In late September, the Trump administration finalized a plan to allow logging in Alaska’s Tongass National Forest—the world’s largest intact temperate rainforest. A little more than two weeks later, on October 13, he issued an executive order calling for a new council to “implement a strategy” for the Trillion Trees Initiative, a global effort to grow and conserve a trillion trees within the next decade.
But while the plans to open up the Tongass are moving forward quickly, with timber sales possible later in the year, the new executive order lacks any concrete detail. “It looks an awful lot like they’re making a plan to make a plan,” says Ryan Richards, senior policy analyst for public lands at the Center for American Progress. “Whereas, at the same time, you’re seeing oil and gas leases going out the door at bargain-basement prices, and a firm plan to remove roadless protections from
Backed by Amazon and a fund led by Bill Gates, Pachama runs a marketplace for forest carbon credits.
Carbon credits are generated when a forest is conserved or restored.
As more companies pledge to reduce or eliminate their emissions, the market for carbon credits is expected to surge.
Researchers challenge the idea that carbon credits effectively curb deforestation and reduce global emissions.
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In August, a forest fire, set by lightning and emboldened by climate change, whipped across the Santa Cruz Mountains in California, ultimately burning more than 85,000 acres.
Diego Saez Gil’s home was among those destroyed.
It was in that home that Saez Gil dreamed up the idea for his startup Pachama. Founded in 2018, the company hopes to fight climate change — which makes wildfires more common and severe — by protecting forests.
Researchers led by prof. Wout Boerjan (VIB-UGent Center for Plant Systems Biology) have discovered a way to stably finetune the amount of lignin in poplar by applying CRISPR/Cas9 technology. Lignin is one of the main structural substances in plants and it makes processing wood into, for example, paper difficult. This study is an important breakthrough in the development of wood resources for the production of paper with a lower carbon footprint, biofuels, and other bio-based materials. Their work, in collaboration with VIVES University College (Roeselare, Belgium) and University of Wisconsin (U.S.) appears in Nature Communications.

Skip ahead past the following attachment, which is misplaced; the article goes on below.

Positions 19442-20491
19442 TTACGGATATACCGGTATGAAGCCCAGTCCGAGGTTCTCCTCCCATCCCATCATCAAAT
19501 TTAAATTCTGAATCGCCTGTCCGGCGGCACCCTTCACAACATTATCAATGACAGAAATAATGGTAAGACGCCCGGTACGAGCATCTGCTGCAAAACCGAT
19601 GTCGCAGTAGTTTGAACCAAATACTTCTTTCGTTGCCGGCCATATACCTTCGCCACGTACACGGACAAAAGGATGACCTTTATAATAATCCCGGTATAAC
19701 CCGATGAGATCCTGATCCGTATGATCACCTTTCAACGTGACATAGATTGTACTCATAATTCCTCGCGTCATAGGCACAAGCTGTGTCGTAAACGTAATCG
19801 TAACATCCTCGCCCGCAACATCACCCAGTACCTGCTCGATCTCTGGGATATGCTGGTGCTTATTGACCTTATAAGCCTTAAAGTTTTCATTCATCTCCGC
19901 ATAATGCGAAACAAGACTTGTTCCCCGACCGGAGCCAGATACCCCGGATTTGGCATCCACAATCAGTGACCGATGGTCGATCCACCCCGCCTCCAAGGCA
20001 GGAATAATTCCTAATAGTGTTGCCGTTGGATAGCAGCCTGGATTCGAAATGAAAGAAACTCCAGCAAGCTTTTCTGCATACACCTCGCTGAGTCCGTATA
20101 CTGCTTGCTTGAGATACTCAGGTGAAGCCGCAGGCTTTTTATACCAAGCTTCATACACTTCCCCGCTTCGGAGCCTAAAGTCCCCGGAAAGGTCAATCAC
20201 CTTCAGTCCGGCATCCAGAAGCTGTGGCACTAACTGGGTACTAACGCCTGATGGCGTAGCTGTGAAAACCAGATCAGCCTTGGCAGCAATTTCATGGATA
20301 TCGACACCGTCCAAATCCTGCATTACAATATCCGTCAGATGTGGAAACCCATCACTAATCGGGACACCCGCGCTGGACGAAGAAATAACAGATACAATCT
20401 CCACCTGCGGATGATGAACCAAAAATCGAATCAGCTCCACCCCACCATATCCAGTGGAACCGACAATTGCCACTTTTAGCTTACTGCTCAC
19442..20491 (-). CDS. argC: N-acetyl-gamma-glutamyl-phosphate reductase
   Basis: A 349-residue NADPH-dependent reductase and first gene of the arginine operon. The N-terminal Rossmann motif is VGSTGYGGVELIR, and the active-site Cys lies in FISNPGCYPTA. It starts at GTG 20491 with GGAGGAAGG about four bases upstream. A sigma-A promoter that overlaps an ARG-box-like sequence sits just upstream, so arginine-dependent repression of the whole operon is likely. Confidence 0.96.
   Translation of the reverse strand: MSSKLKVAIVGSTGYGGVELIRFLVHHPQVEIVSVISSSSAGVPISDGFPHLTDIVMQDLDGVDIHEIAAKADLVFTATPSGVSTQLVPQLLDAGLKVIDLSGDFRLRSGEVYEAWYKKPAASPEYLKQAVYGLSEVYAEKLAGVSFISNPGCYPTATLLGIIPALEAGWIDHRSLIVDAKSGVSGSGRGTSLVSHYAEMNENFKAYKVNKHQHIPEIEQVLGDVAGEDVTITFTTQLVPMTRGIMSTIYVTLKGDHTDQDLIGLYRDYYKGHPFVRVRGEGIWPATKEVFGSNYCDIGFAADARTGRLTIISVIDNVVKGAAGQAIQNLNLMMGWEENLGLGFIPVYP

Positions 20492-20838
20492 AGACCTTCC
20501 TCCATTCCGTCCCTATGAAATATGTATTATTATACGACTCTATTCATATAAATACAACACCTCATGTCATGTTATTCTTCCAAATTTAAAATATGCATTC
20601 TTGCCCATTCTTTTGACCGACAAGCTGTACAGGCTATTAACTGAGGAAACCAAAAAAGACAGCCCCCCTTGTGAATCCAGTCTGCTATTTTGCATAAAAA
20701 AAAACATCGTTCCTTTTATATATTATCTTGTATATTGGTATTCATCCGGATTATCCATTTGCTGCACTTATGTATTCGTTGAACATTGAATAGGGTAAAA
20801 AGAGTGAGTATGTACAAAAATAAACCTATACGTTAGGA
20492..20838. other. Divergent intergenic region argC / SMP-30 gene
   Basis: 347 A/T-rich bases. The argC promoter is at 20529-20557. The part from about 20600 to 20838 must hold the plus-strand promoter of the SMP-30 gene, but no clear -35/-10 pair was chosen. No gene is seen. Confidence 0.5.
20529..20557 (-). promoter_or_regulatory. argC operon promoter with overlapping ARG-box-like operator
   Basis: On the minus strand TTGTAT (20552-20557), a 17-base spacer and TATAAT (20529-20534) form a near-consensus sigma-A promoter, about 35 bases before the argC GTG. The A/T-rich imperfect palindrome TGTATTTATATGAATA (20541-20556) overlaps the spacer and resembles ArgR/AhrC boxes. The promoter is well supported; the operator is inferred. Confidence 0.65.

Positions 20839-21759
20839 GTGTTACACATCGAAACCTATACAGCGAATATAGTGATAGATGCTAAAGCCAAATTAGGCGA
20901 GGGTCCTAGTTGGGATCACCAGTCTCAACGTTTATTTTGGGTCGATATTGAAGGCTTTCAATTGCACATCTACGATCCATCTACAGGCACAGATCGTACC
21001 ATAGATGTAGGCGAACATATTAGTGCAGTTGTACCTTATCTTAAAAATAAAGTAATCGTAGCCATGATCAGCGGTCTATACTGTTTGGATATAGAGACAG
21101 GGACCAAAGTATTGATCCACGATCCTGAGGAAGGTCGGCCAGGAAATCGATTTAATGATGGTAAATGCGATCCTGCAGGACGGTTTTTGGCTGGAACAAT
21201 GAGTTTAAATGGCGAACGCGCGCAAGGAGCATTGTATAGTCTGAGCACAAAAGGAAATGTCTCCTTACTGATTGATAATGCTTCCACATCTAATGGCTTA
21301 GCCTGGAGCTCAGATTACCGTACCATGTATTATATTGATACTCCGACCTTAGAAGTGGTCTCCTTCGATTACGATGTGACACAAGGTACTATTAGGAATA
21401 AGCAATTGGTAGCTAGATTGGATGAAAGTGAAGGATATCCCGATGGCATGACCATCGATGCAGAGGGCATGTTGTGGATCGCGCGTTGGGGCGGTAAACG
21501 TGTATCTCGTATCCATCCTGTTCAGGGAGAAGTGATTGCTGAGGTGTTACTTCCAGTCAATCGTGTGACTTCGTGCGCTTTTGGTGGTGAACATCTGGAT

Today’s fossil-based economy results in a net increase of CO2 in the Earth’s atmosphere and is a major cause of global climate change. To counter this, a shift toward a circular and bio-based economy is essential. Woody biomass can play a crucial role in such a bio-based economy by
Sept. 29 (UPI) — The needles of longleaf pine trees evolved to effectively shed water, according to a study published Tuesday in the journal Physics of Fluids, ensuring rain moistens the soil instead of clogging leaf pores.
“Our initial inspiration for this project was [to study] raindrop impact on pine trees,” Andrew Dickerson, professor of engineering at University of Central Florida, told UPI in an email.
Dickerson and his research partners wanted to find whether or not rainfall has influenced the material properties of pine needles.
“We began impact drops onto cantilevered needles, but quickly realized the physics was very complicated and that the simpler problem of drop impact onto fixed, non-circular fibers had not yet been tackled,” Dickerson said.
To tackle it, researchers set up high-speed cameras to capture high-resolution, slow-motion video of drops hitting the wedge-shaped needles of longleaf pines.
According to Dickerson, dozens of studies have looked